Little about the current economic cycle has conformed to historical norms. With divergence in employment data and leading economic indicators, recent data released sent mixed signals that left investors perplexed about the near-term economic outlook.
On one hand, the job market remains overwhelmingly strong, with ISM (Institute for Supply Management) Services bouncing back from extreme lows in December and retail sales also rebounding. The re-opening of the Chinese economy will likely provide a breather on global supply chain issues while boosting demand. Consumer credit remains well retained as default rates stay low with no warning signs of near-term upticks.
On the other hand, yield curve inversions, a precedent of most recessions, continue to worsen. 3-month U.S. Treasury yields are pushed above 10-year yields by the widest margin since the early 1980s. ISM Manufacturing PMI (purchasing managers’ index) and housing data also point to a gloomy outlook. Corporate sentiment and capital expenditure showed little signs of recovery, and housing permits have rolled back to pre-pandemic levels after surging strongly during Covid.
Source: Bloomberg, January 31st, 2023
While robust job markets and consumer data keep inflation well above the Fed’s long-term target, recent CPI (Consumer Price Index) announcements indicate things are steadily, albeit slowly, moving towards the right direction. The inversion of the yield curve caps the magnitude of further rate increases that could be absorbed by the economy before it slips into a recession. Central bankers are well aware of the long and variable lag between interest rate hikes and their impact on the real economy. It is fair to expect the Fed (Federal Reserve) and BoC (Bank of Canada) to take a pause on hiking interest rates in 2023, while they patiently monitor macro trends as disinflationary forces, such as loosening supply chain shocks and lower home prices work their way through the economy.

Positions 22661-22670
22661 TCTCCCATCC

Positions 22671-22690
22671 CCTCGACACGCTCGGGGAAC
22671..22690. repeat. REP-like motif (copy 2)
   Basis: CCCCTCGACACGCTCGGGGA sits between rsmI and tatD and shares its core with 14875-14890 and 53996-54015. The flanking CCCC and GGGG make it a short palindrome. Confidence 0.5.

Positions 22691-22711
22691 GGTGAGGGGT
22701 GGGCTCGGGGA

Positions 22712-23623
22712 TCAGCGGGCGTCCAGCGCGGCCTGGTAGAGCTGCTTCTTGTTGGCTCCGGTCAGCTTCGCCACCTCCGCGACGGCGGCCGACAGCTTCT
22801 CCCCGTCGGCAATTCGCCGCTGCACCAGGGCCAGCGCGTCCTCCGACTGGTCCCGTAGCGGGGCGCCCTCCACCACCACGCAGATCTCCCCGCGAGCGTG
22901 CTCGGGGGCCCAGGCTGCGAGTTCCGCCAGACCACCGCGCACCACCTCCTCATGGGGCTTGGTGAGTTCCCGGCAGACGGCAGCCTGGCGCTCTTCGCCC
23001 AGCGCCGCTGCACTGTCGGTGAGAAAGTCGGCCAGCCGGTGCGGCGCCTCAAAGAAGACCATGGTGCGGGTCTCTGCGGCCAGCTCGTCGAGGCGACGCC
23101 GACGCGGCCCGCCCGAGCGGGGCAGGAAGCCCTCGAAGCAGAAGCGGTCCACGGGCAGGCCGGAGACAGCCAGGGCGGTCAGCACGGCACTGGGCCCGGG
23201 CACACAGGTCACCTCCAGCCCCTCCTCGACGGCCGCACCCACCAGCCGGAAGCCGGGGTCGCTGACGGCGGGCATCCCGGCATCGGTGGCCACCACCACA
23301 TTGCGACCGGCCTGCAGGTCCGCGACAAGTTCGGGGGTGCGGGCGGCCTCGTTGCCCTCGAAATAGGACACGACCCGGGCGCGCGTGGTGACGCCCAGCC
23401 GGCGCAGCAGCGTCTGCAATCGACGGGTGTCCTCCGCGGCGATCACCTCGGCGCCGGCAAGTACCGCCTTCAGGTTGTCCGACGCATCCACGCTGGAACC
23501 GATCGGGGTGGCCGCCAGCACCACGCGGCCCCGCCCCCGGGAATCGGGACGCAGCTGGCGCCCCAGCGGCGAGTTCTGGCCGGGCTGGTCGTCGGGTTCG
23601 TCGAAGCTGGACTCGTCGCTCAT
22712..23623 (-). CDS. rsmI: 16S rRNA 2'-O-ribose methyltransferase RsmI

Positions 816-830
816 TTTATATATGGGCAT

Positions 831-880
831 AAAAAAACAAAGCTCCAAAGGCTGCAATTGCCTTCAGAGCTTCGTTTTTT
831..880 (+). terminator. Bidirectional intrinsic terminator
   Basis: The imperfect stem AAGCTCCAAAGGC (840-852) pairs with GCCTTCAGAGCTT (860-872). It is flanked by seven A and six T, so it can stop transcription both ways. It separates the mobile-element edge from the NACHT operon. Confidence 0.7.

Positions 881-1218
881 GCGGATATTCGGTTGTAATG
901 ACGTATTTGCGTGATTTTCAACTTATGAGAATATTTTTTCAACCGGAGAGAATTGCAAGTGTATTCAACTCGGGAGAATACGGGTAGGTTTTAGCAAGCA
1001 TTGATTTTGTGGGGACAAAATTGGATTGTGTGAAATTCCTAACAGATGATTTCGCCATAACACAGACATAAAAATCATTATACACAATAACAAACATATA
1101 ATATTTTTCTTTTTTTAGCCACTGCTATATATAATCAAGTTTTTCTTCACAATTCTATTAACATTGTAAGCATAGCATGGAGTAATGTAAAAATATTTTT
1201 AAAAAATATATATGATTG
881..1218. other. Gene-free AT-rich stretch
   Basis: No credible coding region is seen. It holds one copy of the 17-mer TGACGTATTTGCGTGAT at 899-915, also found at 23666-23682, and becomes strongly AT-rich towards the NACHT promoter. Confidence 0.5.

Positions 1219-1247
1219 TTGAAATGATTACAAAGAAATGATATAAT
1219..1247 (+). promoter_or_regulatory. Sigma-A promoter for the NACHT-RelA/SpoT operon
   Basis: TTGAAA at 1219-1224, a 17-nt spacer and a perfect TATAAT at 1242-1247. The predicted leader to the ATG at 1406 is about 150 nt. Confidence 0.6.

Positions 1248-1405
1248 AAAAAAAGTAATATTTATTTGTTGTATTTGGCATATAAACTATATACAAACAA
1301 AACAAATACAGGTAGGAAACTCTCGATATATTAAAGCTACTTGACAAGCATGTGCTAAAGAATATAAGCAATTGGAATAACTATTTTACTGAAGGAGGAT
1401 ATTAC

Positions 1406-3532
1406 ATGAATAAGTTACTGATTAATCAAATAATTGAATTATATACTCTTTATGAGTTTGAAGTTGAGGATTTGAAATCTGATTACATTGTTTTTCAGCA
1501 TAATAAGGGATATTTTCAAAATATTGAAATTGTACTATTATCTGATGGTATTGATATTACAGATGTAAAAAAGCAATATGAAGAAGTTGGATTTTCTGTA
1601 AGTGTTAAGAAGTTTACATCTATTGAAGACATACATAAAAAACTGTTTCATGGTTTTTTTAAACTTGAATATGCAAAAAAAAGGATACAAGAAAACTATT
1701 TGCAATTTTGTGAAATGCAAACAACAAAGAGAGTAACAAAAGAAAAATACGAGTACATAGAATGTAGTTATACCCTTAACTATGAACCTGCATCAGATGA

As markets and economies continue to recalibrate, investors are wondering how to position defensively. With higher yields and persistently wider credit spreads going into 2023, short term investment grade bonds may let investors benefit from those higher yields of the short end of the curve, while better managing duration and credit risks. BMO Short-Term US IG Corporate Bond Hedged to CAD Index ETF (ticker: ZSU) and BMO Short Corporate Bond Index ETF (ticker ZCS) are two examples providing this exposure. BMO High Quality Corporate Bond Index ETF (ticker: ZQB), composed of A+ rated corporate bonds, is another solution for investors who may want better quality exposure. BMO Ultra Short-Term Bond ETF (ticker: ZST), and BMO Ultra Short-Term US Bond ETF (ticker: ZUS.U) can complement an investors’ fixed income portfolio, providing liquidity and yields above 4%. These ETFs can be used as an alternative to savings-account ETFs as investors can take advantage of wide credit spreads while staying nimble in this fast-moving market environment.
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